One of the direct consequences of the conflict in Ukraine could be the accession of NATO from Sweden and Finland, countries that have traditionally remained far from military alliances. For the first time since the Cold War, the two countries discussed membership. According to the Svenska Dagbladet (Svd) newspaper, Sweden will deliver the request at a NATO summit scheduled for June 29 and 30 in Madrid. Prime Minister Magdalena Andersson's goal, Svd wrote, was for the country to join the Alliance by June this year.
"There's a before and an after on February 24," said Swedish Prime Minister Andersson, who today met his Finnish counterpart Sanna Marin. In a joint press conference he explained that "there are topics that must be analyzed very carefully. We have to weigh all the pros and cons. At the same time, I don't see any reason to delay the decision. We will have an election in September and we will also have an election." should be able to focus on this.” Andersson stressed how important Finland's choice is in this regard for Sweden: "Finland's choice will of course affect us," he said. Finland's journey to apply for NATO membership is ongoing: a decision could be made in a few weeks. This was an unthinkable event until last year, as Secretary-General for Foreign Affairs Matti Anttonen had said in a press meeting at the Finnish embassy even two weeks ago.
This is a development that follows the change of opinion of most of the population after the start of the conflict between Russia and Ukraine. Preliminary talks are expected in a week. Meanwhile, Finnish Prime Minister Sanna Marin said today that she would not provide any calendars but she thought it would all happen fairly quickly: "in weeks, not months". Later, he highlighted the advantages of being a member of NATO, and not just a partner, as Finland is today. "There is no other way to get security guarantees other than in the context of mutual defense and deterrence, as guaranteed by Article 5 of NATO," he said.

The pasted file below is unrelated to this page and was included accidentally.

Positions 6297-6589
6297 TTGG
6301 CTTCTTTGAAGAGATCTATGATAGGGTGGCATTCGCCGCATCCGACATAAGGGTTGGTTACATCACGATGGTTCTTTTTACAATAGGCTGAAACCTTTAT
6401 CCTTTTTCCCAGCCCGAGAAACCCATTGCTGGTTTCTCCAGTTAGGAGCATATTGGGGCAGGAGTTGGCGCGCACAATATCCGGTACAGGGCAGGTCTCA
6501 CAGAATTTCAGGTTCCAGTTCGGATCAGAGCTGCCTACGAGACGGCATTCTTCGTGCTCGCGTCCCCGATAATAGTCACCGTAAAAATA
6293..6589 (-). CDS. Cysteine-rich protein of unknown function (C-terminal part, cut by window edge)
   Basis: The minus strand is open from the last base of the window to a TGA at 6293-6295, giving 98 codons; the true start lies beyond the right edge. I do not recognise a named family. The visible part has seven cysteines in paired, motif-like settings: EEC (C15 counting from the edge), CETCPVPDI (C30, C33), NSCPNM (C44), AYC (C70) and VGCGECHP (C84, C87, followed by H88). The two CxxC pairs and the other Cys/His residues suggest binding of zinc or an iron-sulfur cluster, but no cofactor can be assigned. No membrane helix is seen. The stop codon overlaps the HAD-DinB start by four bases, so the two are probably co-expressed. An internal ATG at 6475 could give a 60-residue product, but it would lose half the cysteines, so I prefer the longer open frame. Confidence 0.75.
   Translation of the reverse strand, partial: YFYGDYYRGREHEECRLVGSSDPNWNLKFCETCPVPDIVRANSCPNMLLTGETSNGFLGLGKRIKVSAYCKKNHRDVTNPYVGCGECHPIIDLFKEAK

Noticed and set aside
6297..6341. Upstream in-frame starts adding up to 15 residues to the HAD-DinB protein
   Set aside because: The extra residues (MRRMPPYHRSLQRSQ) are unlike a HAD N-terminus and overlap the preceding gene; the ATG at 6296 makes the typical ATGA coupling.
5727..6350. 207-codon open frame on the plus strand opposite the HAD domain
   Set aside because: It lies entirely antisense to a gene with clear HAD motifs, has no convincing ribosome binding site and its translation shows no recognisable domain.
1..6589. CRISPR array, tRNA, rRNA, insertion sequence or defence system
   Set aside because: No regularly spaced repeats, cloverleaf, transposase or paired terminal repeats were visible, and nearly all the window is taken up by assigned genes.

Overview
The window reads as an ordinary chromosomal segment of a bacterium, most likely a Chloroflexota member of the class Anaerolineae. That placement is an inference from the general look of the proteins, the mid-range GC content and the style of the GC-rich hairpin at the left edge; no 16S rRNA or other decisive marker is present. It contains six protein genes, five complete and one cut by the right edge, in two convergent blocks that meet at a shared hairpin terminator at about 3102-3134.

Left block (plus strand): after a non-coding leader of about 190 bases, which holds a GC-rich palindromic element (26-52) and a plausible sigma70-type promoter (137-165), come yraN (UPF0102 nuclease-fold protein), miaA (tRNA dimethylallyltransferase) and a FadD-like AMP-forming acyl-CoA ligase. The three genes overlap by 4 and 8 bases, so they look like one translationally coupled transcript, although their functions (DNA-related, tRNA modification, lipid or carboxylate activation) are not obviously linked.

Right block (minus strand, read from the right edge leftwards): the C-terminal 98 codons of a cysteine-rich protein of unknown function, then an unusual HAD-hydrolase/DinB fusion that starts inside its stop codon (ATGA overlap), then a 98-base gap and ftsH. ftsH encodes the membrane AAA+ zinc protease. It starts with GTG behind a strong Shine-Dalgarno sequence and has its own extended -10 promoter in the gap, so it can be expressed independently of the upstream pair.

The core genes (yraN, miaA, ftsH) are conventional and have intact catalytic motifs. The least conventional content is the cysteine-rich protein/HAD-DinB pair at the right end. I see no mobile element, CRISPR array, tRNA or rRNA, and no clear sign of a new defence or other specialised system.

"The difference between being a partner and a member is very clear and will continue to be." The Finnish parliament today received the White Paper on the changing security environment of the country following the attacks on neighboring Russia in Ukraine. "Without NATO membership, Finland does not enjoy guaranteed security, despite being an Alliance partner," reads the White Paper. Reports made in the aftermath of Russia's attack on Ukraine assert that only Alliance members benefit from the collective defense umbrella of the well-known Article 5 organization. NATO membership would provide "much greater" deterrence against attacks in Finland, it said.
Meanwhile, Russian military vehicles were spotted near the Finnish border. A video, verified by Sky News and published by international media, shows the movement of military equipment, including coastal defense systems, across the border between Russia and Finland, in a stark warning as the debate over NATO membership continues to grow. Nordic country. NATO has signaled that both countries will be welcomed with open arms. Russian Deputy Foreign Minister Maria Zakharova, speaking on Radio Sputnik, strongly stigmatized the possible entry of the two countries into the Atlantic Alliance, arguing that this move would only "serve the interests" of the United States.